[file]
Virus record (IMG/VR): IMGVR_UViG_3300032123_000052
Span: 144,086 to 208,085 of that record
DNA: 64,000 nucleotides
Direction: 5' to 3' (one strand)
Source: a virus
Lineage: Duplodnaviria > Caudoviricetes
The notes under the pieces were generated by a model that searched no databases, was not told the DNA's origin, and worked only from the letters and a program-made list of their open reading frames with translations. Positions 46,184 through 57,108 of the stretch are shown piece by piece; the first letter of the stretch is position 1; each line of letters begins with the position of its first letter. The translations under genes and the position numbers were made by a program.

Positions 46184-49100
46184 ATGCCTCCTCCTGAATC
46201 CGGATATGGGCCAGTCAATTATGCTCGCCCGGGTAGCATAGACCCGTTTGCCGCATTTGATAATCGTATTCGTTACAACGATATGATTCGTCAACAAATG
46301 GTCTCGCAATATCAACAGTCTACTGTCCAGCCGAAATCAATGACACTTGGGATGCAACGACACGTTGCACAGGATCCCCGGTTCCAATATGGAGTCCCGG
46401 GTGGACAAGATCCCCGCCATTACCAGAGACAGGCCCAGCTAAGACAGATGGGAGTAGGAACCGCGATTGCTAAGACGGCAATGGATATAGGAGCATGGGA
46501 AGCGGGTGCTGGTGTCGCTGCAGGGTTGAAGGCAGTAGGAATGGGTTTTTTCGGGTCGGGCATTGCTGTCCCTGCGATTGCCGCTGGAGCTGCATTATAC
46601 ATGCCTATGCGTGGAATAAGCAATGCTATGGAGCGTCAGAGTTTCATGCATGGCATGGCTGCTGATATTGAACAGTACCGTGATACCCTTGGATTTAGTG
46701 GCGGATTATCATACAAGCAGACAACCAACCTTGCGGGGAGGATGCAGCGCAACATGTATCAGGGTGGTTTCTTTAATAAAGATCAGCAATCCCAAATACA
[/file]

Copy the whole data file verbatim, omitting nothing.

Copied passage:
Virus record (IMG/VR): IMGVR_UViG_3300032123_000052
Span: 144,086 to 208,085 of that record
DNA: 64,000 nucleotides
Direction: 5' to 3' (one strand)
Source: a virus
Lineage: Duplodnaviria > Caudoviricetes
The notes under the pieces were generated by a model that searched no databases, was not told the DNA's origin, and worked only from the letters and a program-made list of their open reading frames with translations. Positions 46,184 through 57,108 of the stretch are shown piece by piece; the first letter of the stretch is position 1; each line of letters begins with the position of its first letter. The translations under genes and the position numbers were made by a program.

Positions 46184-49100
46184 ATGCCTCCTCCTGAATC
46201 CGGATATGGGCCAGTCAATTATGCTCGCCCGGGTAGCATAGACCCGTTTGCCGCATTTGATAATCGTATTCGTTACAACGATATGATTCGTCAACAAATG
46301 GTCTCGCAATATCAACAGTCTACTGTCCAGCCGAAATCAATGACACTTGGGATGCAACGACACGTTGCACAGGATCCCCGGTTCCAATATGGAGTCCCGG
46401 GTGGACAAGATCCCCGCCATTACCAGAGACAGGCCCAGCTAAGACAGATGGGAGTAGGAACCGCGATTGCTAAGACGGCAATGGATATAGGAGCATGGGA
46501 AGCGGGTGCTGGTGTCGCTGCAGGGTTGAAGGCAGTAGGAATGGGTTTTTTCGGGTCGGGCATTGCTGTCCCTGCGATTGCCGCTGGAGCTGCATTATAC
46601 ATGCCTATGCGTGGAATAAGCAATGCTATGGAGCGTCAGAGTTTCATGCATGGCATGGCTGCTGATATTGAACAGTACCGTGATACCCTTGGATTTAGTG
46701 GCGGATTATCATACAAGCAGACAACCAACCTTGCGGGGAGGATGCAGCGCAACATGTATCAGGGTGGTTTCTTTAATAAAGATCAGCAATCCCAAATACA